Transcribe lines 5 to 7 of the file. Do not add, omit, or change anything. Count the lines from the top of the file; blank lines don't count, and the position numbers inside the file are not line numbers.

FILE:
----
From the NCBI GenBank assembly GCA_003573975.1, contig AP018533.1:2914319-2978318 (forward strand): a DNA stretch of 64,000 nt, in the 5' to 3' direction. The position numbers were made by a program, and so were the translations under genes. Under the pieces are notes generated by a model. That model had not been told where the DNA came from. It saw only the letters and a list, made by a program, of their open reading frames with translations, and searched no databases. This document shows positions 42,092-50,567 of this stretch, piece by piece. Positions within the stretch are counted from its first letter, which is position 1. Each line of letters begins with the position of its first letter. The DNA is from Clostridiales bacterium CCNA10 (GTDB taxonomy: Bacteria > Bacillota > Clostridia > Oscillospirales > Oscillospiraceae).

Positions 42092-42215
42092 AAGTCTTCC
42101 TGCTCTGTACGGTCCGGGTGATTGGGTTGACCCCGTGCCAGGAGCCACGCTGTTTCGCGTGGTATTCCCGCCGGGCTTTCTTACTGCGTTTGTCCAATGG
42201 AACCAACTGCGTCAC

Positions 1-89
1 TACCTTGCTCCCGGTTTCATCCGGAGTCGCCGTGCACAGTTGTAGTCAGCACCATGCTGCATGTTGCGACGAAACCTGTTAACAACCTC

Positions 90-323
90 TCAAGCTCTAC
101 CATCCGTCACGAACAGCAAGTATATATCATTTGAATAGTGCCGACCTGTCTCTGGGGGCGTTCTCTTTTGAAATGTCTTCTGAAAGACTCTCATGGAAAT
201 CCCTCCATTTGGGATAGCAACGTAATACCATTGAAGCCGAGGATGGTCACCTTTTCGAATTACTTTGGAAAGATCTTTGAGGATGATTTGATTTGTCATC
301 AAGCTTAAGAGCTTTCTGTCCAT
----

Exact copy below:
42201 AACCAACTGCGTCAC

Positions 1-89
1 TACCTTGCTCCCGGTTTCATCCGGAGTCGCCGTGCACAGTTGTAGTCAGCACCATGCTGCATGTTGCGACGAAACCTGTTAACAACCTC